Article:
Chinese incursions: No cause for alarm

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New Delhi, Jan 14: A day after External Affairs Minister Pranab Mukherjee admitted to Chinese incursions into Indian territory, the Army Chief said there was nothing alarming about the phenomenon, and neither had the level gone up in recent times.

''We have our perception of the Line of Actual Control (LAC) as do the Chinese. We patrol up to where we think the LAC is, and so do the Chinese... there is no cause for concern,'' Gen Deepak Kapoor said at the customary press conference on the eve of the Army Day. The Army Chief said it would have been a source of worry had the level of such intrusions gone up in recent times, but clarified that the level had been constant.

''Overall, in the entire year, the level has been the same as in the past,'' he added.

Responding to whether India should also be concerned at similar Chinese incursions into Bhutan, Gen Kapoor said this should be taken up at the diplomatic level.

Ruling out any withdrawal of troops from Jammu and Kashmir, he said though the violence in the state had gone down considerably, it was too premature to let down the guard yet.

''The situation in the state is better, and the levels of violence have gone down by 55 per cent. However, this is due to the security cover by the troops. As the insurgency in the state is orchestrated by outside forces, there is a distinct possibility of the situation worsening if this security cover is withdrawn,'' he said.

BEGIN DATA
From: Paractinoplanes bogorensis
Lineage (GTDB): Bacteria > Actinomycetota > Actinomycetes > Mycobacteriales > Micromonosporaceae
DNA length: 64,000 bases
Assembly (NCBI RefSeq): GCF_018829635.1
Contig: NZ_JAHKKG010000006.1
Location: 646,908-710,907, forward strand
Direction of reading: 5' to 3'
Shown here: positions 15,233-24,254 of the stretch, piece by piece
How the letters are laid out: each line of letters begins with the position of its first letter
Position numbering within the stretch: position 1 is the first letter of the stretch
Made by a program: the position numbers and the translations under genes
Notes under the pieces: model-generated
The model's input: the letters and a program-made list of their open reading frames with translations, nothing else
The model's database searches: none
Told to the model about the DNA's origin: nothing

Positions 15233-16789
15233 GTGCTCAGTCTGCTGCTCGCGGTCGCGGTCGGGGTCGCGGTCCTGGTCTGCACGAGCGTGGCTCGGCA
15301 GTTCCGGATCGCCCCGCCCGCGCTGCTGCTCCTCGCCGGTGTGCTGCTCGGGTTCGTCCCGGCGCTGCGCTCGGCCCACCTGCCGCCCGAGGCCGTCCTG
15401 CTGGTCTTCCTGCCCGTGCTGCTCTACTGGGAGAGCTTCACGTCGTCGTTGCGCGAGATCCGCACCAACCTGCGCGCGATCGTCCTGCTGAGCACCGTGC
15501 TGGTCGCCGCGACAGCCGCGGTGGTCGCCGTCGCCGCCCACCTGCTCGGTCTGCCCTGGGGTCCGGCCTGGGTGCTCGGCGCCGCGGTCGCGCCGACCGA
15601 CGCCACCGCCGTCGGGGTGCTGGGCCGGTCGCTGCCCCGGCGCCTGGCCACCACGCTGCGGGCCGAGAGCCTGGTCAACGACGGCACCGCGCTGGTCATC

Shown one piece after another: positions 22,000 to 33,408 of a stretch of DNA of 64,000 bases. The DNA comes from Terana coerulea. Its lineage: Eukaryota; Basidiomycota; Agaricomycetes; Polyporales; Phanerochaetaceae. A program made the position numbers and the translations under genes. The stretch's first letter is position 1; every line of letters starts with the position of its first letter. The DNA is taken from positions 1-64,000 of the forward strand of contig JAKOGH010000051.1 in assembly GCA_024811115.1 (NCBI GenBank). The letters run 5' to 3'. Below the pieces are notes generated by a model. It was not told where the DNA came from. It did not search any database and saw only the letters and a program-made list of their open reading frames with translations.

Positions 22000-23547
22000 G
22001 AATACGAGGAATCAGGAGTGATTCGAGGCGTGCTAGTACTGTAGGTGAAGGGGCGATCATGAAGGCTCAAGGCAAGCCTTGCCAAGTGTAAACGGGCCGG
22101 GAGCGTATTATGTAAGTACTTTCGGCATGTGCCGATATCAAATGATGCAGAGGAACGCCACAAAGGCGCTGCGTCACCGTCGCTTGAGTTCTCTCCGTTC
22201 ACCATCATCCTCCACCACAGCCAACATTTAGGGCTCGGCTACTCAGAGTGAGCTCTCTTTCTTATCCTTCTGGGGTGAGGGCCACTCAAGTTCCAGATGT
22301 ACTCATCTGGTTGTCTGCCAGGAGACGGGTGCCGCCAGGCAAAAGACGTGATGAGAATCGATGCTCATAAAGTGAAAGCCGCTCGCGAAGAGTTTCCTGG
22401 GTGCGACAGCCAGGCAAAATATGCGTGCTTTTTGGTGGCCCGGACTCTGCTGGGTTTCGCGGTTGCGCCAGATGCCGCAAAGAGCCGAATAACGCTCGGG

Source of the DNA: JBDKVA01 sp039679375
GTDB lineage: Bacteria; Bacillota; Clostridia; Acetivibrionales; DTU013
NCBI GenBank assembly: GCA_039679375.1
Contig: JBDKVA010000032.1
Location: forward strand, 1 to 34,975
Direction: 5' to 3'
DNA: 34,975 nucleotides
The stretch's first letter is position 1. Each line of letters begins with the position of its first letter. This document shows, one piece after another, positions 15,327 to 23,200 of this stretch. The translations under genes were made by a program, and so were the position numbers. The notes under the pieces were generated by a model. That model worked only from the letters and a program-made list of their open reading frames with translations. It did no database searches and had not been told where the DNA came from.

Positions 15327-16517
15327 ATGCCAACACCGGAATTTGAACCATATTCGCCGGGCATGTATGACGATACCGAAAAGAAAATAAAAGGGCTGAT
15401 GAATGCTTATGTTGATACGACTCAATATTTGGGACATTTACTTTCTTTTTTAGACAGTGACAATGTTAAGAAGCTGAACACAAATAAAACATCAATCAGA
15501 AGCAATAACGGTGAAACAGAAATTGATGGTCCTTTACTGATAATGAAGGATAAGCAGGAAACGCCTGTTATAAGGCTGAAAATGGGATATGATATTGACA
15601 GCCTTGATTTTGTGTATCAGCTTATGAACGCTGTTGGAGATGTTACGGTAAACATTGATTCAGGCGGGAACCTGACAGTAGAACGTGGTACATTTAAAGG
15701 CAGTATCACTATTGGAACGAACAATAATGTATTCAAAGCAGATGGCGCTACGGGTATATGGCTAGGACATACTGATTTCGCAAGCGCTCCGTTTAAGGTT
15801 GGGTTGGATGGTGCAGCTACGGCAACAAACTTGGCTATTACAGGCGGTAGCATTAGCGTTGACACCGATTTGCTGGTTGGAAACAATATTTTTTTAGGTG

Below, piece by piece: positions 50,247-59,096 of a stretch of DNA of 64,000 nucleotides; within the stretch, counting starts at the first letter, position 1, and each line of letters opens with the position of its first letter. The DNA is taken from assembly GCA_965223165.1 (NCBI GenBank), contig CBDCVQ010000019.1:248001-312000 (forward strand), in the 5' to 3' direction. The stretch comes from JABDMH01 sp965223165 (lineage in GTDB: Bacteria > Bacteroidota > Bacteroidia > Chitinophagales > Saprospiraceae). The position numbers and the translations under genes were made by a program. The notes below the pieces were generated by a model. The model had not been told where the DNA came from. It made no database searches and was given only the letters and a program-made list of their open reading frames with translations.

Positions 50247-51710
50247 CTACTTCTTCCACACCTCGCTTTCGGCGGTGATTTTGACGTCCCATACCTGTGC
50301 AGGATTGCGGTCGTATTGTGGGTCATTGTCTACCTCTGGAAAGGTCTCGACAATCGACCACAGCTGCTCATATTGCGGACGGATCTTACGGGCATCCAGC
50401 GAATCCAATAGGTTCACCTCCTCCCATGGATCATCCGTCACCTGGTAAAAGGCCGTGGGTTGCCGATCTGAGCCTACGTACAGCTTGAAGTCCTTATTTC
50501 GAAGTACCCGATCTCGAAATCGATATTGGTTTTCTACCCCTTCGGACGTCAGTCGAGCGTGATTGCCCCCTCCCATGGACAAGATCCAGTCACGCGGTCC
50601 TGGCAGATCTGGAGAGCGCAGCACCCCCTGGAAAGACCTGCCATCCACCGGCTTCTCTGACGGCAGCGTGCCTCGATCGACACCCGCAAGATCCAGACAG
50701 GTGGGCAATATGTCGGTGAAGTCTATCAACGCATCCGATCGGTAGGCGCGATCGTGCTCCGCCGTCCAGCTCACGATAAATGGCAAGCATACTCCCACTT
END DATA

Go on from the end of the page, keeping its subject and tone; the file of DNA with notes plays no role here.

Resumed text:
The Army Chief also opposed the use of troops in anti-naxal operations.

''Our primary task is to defend the country's borders and safeguard its territorial integrity. For law and order problems, there are the police and the para-military forces,'' Gen Kapoor said, adding that the Army should only be used as the ''weapon of last resort.'' The Army Chief said they were fully willing to assist in imparting training and techniques to fight the radical left-wing insurgents.

''We have trained as many as 85 companies of central police forces in tackling naxalites and should train another 65 by June,'' he said.

As far as the doctrinal aspect was concerned, he said the Directorate General of Military Operations had been tasked with preparing a concept paper on this. This would be circulated among various security outfits, he added.

On involvement of other services in tackling militancy, Gen Kapoor noted counter-insurgency in Jammu and Kashmir and the North-East were 'Army-specific.' ''We involve other services when required. The Indian Air Force contributes when required. We use their unmanned aerial vehicles (UAVs) when required, and they assist us logistically, in medical evacuations and so on,'' he said.

As regards the Navy, he pointed out that a platoon of Marine Commandos (MarCos) were deployed at the Wular lake in J&K.


UNI

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